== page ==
Receive The Child as Christ and the Child will be more likely to receive Christ

Grace builds upon nature. If we do little with our natural capacity and powers, little will be graced. Without Christ’s wine it is only water, and without water there is no wine. Without our works there is no grace built upon those works. God the father needs you to father because your children need the heavenly Father. We are called to become true fathers by spiritually adopting our children. If we receive our children as Christ, our children will be more likely to receive Christ. I recently heard the account of a Russian king who conducted an experiment with the desire of knowing what language a child would speak if the child was never spoken to. Gathering infants from across his kingdom, he had caretakers bathe and feed the children, but never speak to them, look them in the eyes and love on them. The result: all of the children died. Why? Because they did not receive the word of love.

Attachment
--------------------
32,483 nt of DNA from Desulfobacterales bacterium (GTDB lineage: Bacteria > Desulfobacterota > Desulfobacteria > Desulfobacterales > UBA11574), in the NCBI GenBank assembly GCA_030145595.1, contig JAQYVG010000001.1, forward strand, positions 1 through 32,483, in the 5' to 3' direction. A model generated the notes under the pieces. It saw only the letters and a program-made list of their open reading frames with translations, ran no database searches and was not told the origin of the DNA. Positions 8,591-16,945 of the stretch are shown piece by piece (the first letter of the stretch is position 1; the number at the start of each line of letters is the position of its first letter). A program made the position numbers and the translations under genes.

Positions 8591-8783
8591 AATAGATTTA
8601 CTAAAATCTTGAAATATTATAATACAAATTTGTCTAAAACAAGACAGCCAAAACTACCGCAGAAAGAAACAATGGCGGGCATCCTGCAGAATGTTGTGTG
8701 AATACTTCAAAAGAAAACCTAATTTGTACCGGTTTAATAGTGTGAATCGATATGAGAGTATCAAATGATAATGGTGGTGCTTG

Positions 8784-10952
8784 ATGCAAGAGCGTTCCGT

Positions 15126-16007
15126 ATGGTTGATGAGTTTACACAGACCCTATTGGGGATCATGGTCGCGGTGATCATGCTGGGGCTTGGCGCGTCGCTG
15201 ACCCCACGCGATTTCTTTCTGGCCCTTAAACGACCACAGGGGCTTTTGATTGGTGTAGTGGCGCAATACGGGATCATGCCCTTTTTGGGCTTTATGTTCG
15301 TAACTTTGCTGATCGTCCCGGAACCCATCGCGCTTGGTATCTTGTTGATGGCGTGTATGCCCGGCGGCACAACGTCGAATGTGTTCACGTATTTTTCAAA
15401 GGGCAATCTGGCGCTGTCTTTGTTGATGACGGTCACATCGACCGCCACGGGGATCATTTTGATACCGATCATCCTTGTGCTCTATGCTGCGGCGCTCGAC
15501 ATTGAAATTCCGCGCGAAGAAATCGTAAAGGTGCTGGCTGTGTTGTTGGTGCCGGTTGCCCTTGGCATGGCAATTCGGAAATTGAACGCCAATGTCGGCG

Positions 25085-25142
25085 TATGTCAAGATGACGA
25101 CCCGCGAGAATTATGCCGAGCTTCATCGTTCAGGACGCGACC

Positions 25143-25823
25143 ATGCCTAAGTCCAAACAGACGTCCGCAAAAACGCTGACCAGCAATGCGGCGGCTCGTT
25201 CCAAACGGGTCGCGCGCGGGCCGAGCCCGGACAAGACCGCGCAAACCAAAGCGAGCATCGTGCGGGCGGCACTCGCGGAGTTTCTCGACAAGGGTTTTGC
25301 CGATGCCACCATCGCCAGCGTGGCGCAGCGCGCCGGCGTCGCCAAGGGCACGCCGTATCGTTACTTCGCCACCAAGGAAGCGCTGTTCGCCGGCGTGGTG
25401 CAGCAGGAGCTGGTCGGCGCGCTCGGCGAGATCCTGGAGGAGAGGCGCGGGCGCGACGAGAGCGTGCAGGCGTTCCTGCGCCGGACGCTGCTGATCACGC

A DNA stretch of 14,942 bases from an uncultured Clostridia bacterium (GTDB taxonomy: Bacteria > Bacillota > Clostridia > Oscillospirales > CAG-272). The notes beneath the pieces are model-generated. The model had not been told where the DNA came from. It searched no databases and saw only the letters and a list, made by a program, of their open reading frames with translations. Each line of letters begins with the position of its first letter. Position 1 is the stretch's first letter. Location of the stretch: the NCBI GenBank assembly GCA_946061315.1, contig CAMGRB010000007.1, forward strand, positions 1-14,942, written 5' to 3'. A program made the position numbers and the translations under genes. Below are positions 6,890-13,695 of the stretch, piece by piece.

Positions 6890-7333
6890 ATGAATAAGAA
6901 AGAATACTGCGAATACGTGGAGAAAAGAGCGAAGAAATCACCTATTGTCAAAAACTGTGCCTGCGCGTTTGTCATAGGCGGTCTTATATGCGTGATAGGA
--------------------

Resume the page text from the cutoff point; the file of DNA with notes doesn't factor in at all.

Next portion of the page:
Love Covers a multitude of Sins

God is the Word, the Word of love, and love covers a multitude of sins—love gives life. We all fall short in loving our children, but if we can muster enough courage, overcome our fear of failure, and begin to intentionally speak love, encouragement and support into our children—by pointing out their gifts, thanking them for being our children, telling them that they are a gift to this world, and showing them that we love them simply because they are who they are—we will be transmitting the Word of love, which covers many of our failings. It is important to tell our children often, “no matter what you do, good or bad, I will always love you.” If you do something terrible, I may be disappointed in you. If you do something great, I may be proud of you. But, in the end, regardless of either, I will always love you, simply because you are mine.” Gentlemen, this is how God feels about each and every one of you. Your failings, or your successes do not make Him love you less or more—He simply loves you because you are His. As our Father has spiritually adopted each of us, as St. Joseph spiritually adopted Jesus, let us also spiritually adopt our children by sharing the Word, His truth, His love, His teachings with our children, and doing do, we will receive the Word in our children. Be not afraid. Love covers a multitude of sins.